23 Amazing Purple Butterflies in The World (with Pictures)

Some of the rarest butterflies in the world are purple.

Only a handful of purple butterflies exist around the world. These are often rarely seen as they live solitary lives with a few exceptions.

Purple is largely seen as a secondary color on purple butterflies as there are no all-purple species.

Some butterflies have purpler coloring than other colors but are still represented by multiple colors.

Purple butterflies are the national butterfly of countries such as Japan.

Their scarcity also makes them very specific to tropical forests or too wet forests next to large bodies of water.

Purple butterflies mainly feed on flower nectar but many species feed on dung, carrion, and mud compared to other colorful butterflies.

The following purple butterflies are either found in North America or scattered in various places across the world.

1. Florida Purplewing

Florida Purplewing. Image by Célio Moura Neto via inaturalist

With a wingspan between 1 and 2 inches, Floride Purplewing (Eunica tatila) is a purple species found in Southeastern US.

This species is also native to Texas and parts of Kansas.

You can find the species around woodlands and next to water sources.

Large Florida Purplewing populations are also seen across Mexico and South America.

The species has blue wings with dark brown to purple margins.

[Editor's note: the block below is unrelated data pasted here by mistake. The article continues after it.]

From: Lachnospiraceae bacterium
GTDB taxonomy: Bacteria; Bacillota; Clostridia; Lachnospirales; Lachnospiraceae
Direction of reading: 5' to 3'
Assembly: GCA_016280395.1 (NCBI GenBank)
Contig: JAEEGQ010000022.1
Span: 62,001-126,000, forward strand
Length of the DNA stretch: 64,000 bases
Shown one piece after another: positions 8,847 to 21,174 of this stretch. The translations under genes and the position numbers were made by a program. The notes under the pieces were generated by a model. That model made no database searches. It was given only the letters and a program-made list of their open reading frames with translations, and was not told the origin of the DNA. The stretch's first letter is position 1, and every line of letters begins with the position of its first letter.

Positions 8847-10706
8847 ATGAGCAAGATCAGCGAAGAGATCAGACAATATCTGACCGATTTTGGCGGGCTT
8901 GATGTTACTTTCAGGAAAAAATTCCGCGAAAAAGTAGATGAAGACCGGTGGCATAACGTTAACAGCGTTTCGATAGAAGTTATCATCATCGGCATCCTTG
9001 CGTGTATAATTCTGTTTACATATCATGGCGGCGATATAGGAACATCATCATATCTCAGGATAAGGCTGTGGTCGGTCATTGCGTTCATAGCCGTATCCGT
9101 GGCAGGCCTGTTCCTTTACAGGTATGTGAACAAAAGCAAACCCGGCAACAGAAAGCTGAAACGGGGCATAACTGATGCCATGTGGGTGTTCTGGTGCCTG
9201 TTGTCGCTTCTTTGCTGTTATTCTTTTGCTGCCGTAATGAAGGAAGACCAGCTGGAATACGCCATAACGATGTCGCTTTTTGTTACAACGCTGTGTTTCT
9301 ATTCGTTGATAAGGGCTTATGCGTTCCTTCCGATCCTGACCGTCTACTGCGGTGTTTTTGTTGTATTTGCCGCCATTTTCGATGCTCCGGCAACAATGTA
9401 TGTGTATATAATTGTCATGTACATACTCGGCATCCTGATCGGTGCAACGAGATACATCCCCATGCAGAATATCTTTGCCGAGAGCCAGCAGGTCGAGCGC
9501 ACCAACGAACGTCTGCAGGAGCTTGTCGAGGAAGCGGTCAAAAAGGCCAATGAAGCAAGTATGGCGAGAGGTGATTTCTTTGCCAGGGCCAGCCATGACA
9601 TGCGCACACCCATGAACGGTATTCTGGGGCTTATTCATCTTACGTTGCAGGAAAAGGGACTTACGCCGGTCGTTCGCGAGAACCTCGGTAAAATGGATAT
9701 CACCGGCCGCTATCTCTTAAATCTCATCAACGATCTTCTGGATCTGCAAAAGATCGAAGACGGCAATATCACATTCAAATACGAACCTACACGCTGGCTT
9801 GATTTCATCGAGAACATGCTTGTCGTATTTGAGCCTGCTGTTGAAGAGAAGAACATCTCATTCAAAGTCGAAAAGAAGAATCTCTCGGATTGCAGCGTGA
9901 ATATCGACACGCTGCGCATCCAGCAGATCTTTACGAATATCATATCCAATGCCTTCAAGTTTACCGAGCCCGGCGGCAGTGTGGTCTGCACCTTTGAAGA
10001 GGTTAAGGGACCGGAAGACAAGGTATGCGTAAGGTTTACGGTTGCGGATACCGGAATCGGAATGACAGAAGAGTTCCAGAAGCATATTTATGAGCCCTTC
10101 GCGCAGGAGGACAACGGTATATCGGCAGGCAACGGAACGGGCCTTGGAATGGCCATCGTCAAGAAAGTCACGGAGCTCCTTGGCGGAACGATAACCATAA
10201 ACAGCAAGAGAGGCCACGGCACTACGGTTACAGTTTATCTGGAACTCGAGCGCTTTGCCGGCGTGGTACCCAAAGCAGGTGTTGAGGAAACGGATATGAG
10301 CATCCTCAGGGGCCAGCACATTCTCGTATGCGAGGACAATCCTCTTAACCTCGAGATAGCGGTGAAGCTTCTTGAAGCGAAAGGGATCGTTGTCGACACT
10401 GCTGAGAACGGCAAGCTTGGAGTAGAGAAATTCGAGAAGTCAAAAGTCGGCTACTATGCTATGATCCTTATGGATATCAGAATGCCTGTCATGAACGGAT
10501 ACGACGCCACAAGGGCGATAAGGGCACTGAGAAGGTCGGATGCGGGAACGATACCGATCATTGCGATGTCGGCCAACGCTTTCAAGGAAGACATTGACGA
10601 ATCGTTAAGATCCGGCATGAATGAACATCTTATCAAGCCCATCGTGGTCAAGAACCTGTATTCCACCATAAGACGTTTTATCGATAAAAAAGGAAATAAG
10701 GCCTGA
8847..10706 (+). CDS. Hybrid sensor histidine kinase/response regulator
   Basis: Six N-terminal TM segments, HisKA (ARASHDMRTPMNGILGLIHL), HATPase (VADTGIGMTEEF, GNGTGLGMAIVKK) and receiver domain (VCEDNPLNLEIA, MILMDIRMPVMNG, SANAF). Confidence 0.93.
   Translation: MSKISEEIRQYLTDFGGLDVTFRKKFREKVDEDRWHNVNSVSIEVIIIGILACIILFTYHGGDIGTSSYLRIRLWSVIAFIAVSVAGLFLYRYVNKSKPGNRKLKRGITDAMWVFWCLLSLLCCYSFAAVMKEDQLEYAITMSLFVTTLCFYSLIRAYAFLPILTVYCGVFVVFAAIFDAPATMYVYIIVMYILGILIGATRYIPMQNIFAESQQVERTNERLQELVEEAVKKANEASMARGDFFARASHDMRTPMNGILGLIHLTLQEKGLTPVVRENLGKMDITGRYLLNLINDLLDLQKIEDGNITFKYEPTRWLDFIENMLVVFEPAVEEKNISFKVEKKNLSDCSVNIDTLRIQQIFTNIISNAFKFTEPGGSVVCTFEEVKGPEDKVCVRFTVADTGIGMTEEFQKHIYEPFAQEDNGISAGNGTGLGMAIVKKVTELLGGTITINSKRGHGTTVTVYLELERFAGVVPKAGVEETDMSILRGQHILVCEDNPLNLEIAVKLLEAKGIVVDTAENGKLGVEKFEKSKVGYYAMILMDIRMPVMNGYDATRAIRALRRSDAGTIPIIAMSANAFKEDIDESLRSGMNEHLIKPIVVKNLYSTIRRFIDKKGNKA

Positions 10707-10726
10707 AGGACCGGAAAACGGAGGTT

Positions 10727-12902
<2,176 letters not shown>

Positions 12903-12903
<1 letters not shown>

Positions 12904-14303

White dots decorate the forewings while the ventral wings are gray to brown, mimicking dead leaves.

The number of white dots is never less than 6 for each wing.

Florida Purplewing frequently eats decaying fruit. Alternatively, they might also eat flower nectar.

2. Pavon Emperor

Pavon Emperor

Male Pavon Emperor butterflies (Doxocopa pavon) have brown wings with almost purple nuances. The overlay of blue to purple coloring makes these butterflies stand out.

Their base color is brown while white sections are seen across the central areas of the wings. Large orange spots are further distinguished on the upper side of the forewings.

Butterflies of this genus aren’t too easy to spot in the US. They might occasionally be seen in Southern Texas but they live in higher numbers across Mexico and South America.

A preference for tropical climates is what drives the species towards warmer climates.

These butterflies feed on flower nectar. They can also extra moisture and nutrients from mud.

3. Purple Crow Butterfly

Purple Crow Butterfly

Purple Crow Butterflies (Euploea tulliolus) are native to Taiwan, Vietnam, and other Asian countries plus Australia.

This specie gets its nickname from the purple hue of its black wings.

Its purple tint is not visible when the butterfly lies in a shaded place and tends to become visible only at noon when the sun is shining the most.

Most people know Purple Crow Butterflies by their managed migrations.

This species moves with the seasons for food.

In some parts of the world, the migration takes place in urban areas where they need to fly over busy polluted cities.

Taiwan Purple Crow Butterfly migrations are managed by local authorities as the species is protected.

4. Purple Owl-Butterfly

Purple Owl-Butterfly. Image by Guilherme Willrich via inaturalist